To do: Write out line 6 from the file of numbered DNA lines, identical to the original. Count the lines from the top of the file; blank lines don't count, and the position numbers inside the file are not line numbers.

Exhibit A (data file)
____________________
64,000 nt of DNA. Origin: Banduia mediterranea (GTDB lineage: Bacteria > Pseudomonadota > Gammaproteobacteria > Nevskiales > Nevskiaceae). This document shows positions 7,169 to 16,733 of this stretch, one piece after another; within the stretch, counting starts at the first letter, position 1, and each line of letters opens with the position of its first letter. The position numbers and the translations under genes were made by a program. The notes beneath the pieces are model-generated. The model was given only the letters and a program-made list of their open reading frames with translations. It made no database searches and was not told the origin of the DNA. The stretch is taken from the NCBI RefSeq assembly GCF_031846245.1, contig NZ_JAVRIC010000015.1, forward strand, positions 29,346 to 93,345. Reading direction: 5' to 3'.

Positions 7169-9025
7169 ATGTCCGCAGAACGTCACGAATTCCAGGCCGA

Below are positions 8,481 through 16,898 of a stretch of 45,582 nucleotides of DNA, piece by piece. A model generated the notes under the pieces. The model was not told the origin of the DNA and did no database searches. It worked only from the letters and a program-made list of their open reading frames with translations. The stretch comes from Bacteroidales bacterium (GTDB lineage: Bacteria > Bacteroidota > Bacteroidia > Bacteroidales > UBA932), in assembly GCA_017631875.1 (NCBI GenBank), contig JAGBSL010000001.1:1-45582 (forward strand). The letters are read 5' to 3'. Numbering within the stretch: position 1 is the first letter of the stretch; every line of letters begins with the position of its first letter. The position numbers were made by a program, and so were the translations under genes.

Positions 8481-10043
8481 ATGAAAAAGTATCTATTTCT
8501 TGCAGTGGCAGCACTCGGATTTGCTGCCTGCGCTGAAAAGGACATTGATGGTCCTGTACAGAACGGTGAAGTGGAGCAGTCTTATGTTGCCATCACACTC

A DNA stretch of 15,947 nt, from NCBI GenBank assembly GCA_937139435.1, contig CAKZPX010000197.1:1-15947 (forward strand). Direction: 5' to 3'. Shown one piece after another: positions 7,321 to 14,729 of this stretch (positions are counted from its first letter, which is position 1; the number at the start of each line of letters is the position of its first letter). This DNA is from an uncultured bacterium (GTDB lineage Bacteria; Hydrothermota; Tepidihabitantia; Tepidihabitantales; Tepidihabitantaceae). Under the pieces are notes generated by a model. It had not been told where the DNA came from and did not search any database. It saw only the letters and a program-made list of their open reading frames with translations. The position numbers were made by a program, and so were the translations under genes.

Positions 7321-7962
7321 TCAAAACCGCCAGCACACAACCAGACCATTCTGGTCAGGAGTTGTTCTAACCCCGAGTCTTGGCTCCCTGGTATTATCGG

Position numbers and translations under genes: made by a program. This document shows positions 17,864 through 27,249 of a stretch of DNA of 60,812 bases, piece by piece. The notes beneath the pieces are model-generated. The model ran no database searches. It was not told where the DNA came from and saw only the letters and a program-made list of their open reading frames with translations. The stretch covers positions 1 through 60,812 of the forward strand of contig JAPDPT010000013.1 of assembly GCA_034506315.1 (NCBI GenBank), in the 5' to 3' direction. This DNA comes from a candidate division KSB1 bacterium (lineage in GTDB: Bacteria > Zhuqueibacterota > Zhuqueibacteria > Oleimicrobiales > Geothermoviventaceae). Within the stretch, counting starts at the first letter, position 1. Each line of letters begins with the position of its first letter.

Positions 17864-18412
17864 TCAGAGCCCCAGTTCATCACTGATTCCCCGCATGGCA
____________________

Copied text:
8481 ATGAAAAAGTATCTATTTCT